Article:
Autism and Oral Healthcare

By Dr Andre Clarke

THE conference entitled, "Combating Autism Spectrum Disorders and Developmental Disabilities in The Bahamas" was presented by the Autism Speaks' Global Autism Public Health Initiative; the Caribbean Centre for Child Development; the Resources and Education for Autism and Related Challenges, and the US Embassy in The Bahamas.

It was a three-day initiative to educate and to decrease the stigma associated with autism and developmental disabilities. It is universally accepted that the care of individuals with autism and developmental disabilities must not only be medical, but dental also.

Pervasive development disorders are characterised by delays in the development of multiple basic functions including socialisation and communication, such as a persistent lack of interpersonal skills, abnormal speech and language and ritualistic or compulsive behaviour with repetitive activities.

Autism spectrum disorder includes a range of pervasive developmental disorders that usually begin in the first 30 months of life. Persons with autism have no particular distinguishing physical feature, but may appear indifferent and unable to form emotional bonds.

Epilepsy may develop in about 30 per cent of the persons in the autism spectrum disorder. They often avoid eye contact, appear deaf, act unaware of the coming and going of others, prefer unchanging environments, and practice repetitive actions (for example hand-flapping and rocking).

Many caregivers give persons with autism sweet foods as rewards and this may lead to poor oral hygiene. Anecdotally, the risk for dental cavities and periodontal (gum and supporting structures) disease will increase with such a practice. The use of stringent oral hygiene practices will be needed to avoid this, but are often times difficult as many persons with autism have an aversion to mouth cleaning techniques. The caregiver will require much patience.

It is worth noting that many electric toothbrushes are not well tolerated by persons with autism due to the erratic bristle movement and the rotor sound. A caregiver may often times need to use pictures to explain oral hygiene instructions before performing them.

In addition, many persons with autism show signs of bruxism (non-functional grinding, clenching, and rubbing of teeth); bite foreign objects (resulting in traumatic mouth injuries), and indulge in self-aggression (very often damaging the mouth). Convulsions may also be a factor in mouth injuries in an autistic person.

Please remember that persons with autism have a right, like any other, to good dental care. Dental treatment can be very exhausting to any dentist and a very empathetic approach is mandatory. This is because patients with autism can sometimes show inappropriate behaviour, with uncontrolled movements in the dental operatory. They may even exhibit self-aggression during the dental treatment.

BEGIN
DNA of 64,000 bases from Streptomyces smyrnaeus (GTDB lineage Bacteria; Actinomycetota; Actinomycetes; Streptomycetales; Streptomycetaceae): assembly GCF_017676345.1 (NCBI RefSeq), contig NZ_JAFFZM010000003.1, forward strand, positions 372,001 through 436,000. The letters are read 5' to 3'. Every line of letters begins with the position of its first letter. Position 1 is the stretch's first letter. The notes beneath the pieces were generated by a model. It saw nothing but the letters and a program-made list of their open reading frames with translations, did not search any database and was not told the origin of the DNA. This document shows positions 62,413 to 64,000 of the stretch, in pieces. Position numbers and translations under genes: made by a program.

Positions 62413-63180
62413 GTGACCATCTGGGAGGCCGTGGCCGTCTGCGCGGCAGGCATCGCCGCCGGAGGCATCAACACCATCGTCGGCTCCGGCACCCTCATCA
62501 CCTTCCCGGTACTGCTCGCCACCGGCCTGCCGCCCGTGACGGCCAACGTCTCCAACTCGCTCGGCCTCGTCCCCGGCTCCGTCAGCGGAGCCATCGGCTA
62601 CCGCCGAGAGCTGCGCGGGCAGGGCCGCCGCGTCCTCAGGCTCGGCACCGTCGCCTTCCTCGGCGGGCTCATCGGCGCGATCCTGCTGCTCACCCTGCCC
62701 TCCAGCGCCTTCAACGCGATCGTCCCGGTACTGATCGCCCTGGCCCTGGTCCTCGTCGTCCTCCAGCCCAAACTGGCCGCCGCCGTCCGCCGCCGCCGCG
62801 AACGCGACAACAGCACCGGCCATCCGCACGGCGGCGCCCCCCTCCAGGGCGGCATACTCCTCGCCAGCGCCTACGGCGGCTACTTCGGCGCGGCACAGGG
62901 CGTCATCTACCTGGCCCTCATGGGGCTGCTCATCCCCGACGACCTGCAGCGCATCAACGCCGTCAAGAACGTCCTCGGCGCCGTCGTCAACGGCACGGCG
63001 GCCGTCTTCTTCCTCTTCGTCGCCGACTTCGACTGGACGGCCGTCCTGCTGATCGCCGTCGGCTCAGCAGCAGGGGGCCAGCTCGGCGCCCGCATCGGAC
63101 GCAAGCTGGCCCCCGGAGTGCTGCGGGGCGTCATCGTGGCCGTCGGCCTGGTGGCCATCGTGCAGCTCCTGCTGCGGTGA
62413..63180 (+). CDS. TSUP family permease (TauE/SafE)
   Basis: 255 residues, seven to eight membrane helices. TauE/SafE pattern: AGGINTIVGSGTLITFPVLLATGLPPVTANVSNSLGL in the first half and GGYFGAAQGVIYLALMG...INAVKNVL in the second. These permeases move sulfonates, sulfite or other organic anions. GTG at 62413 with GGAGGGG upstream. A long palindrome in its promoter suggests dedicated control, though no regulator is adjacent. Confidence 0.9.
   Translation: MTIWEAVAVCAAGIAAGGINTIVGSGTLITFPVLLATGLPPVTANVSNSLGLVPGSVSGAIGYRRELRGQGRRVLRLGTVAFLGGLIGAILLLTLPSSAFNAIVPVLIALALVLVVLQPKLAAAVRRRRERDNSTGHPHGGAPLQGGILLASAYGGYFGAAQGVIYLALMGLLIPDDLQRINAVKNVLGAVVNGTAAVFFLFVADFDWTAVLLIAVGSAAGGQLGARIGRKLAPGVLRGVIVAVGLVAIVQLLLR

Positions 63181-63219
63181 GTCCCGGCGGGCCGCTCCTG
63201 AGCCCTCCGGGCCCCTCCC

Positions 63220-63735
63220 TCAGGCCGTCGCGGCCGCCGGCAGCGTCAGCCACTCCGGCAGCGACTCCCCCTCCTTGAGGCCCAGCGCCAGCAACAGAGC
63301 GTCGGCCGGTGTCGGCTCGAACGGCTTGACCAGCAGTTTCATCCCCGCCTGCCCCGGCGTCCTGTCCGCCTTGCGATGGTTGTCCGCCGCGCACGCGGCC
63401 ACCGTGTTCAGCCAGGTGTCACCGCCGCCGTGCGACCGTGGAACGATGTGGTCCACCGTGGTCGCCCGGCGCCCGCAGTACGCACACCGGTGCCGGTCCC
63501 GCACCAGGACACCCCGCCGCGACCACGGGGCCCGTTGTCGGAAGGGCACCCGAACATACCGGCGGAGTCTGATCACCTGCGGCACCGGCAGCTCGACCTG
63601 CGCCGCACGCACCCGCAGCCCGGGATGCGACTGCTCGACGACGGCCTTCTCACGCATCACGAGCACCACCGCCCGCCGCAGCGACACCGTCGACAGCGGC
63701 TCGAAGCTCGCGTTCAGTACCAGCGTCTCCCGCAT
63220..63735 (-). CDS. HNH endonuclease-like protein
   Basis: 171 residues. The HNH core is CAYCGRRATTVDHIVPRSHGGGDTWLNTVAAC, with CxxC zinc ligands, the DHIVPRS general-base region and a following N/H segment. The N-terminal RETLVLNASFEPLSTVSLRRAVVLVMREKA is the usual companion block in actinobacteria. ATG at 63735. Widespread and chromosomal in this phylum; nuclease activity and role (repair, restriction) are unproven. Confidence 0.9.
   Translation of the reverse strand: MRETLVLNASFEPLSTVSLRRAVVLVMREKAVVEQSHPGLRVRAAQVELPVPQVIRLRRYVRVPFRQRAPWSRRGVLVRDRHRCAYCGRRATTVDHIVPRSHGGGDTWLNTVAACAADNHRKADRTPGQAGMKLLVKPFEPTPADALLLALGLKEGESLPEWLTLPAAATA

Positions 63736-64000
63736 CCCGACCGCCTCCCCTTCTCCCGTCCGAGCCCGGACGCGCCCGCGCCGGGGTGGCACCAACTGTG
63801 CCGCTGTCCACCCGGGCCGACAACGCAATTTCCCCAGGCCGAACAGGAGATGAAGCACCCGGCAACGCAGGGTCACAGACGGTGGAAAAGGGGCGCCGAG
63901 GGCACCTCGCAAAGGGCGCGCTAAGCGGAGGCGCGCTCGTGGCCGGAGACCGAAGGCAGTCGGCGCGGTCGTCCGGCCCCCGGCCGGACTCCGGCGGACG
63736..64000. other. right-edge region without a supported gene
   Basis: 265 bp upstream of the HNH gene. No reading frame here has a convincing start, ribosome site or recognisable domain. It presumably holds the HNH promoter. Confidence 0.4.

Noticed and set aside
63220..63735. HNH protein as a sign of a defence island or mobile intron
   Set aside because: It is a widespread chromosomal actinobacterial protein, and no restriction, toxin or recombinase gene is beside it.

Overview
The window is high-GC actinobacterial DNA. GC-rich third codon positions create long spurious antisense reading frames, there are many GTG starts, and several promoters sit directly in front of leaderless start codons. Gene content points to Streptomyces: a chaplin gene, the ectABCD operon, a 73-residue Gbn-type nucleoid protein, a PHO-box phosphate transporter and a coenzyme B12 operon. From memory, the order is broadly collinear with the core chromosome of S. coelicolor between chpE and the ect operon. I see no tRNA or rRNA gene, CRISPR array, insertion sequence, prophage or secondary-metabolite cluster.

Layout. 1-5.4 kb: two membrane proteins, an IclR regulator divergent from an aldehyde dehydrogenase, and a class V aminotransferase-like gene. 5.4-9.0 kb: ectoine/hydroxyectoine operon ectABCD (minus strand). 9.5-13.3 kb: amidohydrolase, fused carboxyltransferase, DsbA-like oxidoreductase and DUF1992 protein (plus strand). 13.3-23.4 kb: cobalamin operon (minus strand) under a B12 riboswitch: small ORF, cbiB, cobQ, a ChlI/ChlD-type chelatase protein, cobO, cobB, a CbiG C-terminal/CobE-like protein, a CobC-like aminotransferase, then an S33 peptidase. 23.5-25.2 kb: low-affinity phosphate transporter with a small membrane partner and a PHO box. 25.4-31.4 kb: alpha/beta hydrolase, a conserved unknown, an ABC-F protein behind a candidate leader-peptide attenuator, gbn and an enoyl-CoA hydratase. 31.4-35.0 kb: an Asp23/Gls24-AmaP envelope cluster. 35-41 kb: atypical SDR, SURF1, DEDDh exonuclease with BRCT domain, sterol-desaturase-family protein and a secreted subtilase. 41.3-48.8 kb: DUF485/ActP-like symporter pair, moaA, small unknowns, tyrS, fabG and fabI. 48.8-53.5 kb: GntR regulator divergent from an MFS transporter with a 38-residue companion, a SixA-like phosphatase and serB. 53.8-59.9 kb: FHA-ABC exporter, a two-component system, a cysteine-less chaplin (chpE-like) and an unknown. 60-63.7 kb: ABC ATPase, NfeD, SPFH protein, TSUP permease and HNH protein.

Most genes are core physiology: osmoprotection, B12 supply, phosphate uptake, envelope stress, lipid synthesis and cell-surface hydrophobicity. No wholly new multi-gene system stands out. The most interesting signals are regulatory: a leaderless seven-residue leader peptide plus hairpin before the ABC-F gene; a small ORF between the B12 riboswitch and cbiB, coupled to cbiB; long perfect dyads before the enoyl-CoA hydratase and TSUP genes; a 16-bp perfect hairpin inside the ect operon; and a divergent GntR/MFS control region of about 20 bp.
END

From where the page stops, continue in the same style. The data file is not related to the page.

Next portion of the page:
The experienced dental healthcare professional will use visual aids and familiar (to the patient) movements and gestures, to reassure the patient with autism. Simple step-by-step instructions should also be included, with no stress inducing questions posed to patient.

Many patients with autism will only allow mouth examination and preventative oral care, even after progressive desensitisation and more invasive procedures may need some form of sedation (calming drug). However the success of sedation is unpredictable and general anesthesia may be necessary.

It is essential in The Bahamas that dental healthcare professionals seek to improve the access of dental care to persons with autism. There must be training in the homes and in the schools of persons with autism, with visual aids (pictures and instruments) and simulation of dental procedures.

The dental officer must create a dental visit routine, in which the patient with autism is not kept waiting and has a short quiet visit. The same dental staff should be used repeatedly and a step by step process followed each visit. This will assist in creating the routine and can be even converted to pictures for the patient to take home.

It is advisable that a family member or caregiver is present for all dental visits.

Please contact your dental healthcare provider about autism and its mouth impact. Oral healthcare is for everyone.

  • This article is for informational purposes only. It is not intended and may not be treated as, a substitute for professional medical/dental advice, diagnosis, or treatment. Always seek the advice of a physician or dental

professional with any questions you may have regarding a medical/dental condition. Never disregard professional medical/dental advice or delay in seeking it because of a purely informational publication. If you have questions, please send e-mail to dr_andreclarke@hotmail.com.


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